Every state has its hallmark writers. Mississippi has William Faulkner and his incomparable (fictional) Yoknapatawpha County and Missouri can lay claim to Mark Twain. The state of Maine is gifted with Pulitzer winner Richard Russo and horror icon Stephen King. Rural Pennsylvania is the playground of the much-heralded (and occasionally maligned) John Updike, and when many bibliophiles think of New Jersey, they also think of Richard Ford’s series of novels featuring recurring Everyman character Frank Bascombe. Illinois can lay claim to William Maxwell, Sandra Cisneros, and Adam Langer, among numerous others. And what reader can think of Washington State without contending with the sparkle-vampire yarns of Stephanie Meyer?
What makes authors like these inextricably associated with a particular state is not simply the matter of their having been born there or choosing to live there. The connection, from a writerly standpoint, is deeper than that—their work, nearly all of it, is set in “their” state.
Of course, there are certainly exceptions. Whether a writer sets a tale in the town where they went to college or spent part of their childhood—like Donna Tartt’s “The Secret History” and its New England arts school setting and the almost-factual small town of Jo Ann Beard’s “In Zanesville ,” respectively—or crafts a story that follows a social or political theme to a location they know little about but lay narrative claim to anyway, the world is rife with books known, loved, and respected that also capture the essence of place—books where setting itself is one of the strongest characters.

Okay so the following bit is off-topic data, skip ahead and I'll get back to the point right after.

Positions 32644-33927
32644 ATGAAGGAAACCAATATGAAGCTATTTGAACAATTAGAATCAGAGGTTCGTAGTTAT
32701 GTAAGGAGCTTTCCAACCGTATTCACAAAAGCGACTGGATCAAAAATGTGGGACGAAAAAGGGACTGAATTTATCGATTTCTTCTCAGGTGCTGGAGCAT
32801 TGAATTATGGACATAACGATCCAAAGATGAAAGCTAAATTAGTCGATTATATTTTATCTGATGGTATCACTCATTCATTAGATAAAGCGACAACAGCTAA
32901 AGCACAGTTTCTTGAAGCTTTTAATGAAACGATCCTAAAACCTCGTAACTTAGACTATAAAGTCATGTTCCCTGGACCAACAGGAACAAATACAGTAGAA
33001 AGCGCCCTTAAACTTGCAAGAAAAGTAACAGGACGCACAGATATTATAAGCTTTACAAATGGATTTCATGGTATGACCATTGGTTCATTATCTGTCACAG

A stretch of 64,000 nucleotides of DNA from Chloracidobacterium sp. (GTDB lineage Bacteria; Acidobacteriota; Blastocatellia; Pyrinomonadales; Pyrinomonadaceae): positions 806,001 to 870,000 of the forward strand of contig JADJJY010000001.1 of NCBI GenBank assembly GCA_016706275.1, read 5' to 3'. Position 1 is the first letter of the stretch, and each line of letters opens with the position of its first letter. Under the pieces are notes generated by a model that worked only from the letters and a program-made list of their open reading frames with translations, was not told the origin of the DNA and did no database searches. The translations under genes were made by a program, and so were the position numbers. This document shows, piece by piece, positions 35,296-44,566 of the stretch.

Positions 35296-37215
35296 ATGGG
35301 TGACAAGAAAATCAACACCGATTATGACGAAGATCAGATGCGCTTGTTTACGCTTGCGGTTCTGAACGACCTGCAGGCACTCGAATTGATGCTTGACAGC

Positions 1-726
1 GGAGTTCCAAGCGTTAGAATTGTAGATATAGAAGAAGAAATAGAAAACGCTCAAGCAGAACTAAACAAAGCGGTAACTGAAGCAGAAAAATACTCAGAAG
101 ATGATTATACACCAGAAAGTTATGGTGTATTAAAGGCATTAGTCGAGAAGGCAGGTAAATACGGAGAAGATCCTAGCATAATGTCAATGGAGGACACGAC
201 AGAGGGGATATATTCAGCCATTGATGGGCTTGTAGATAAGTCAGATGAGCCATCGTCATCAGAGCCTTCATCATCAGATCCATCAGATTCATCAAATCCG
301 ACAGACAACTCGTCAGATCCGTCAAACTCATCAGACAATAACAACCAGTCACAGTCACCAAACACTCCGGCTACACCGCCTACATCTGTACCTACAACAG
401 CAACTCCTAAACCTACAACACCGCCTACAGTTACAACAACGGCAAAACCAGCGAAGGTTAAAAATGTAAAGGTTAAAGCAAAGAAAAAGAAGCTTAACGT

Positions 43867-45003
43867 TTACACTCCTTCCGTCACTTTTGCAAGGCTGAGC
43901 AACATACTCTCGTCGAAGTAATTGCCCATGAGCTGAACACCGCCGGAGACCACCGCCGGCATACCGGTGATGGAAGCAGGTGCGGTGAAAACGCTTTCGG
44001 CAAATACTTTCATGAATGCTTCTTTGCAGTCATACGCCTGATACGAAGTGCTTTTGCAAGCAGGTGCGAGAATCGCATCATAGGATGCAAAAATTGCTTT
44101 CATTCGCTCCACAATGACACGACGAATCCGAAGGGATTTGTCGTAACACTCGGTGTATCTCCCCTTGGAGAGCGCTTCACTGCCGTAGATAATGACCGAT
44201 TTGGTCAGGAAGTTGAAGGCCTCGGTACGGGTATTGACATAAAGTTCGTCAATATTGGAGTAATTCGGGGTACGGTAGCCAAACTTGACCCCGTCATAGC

Stacker compiled a list of books set in Wisconsin from Goodreads. Whether you’re looking for a good read set in the state you call home, or you’re looking to expand your curiosity with a writer you’re already familiar with, we’ve got you covered.
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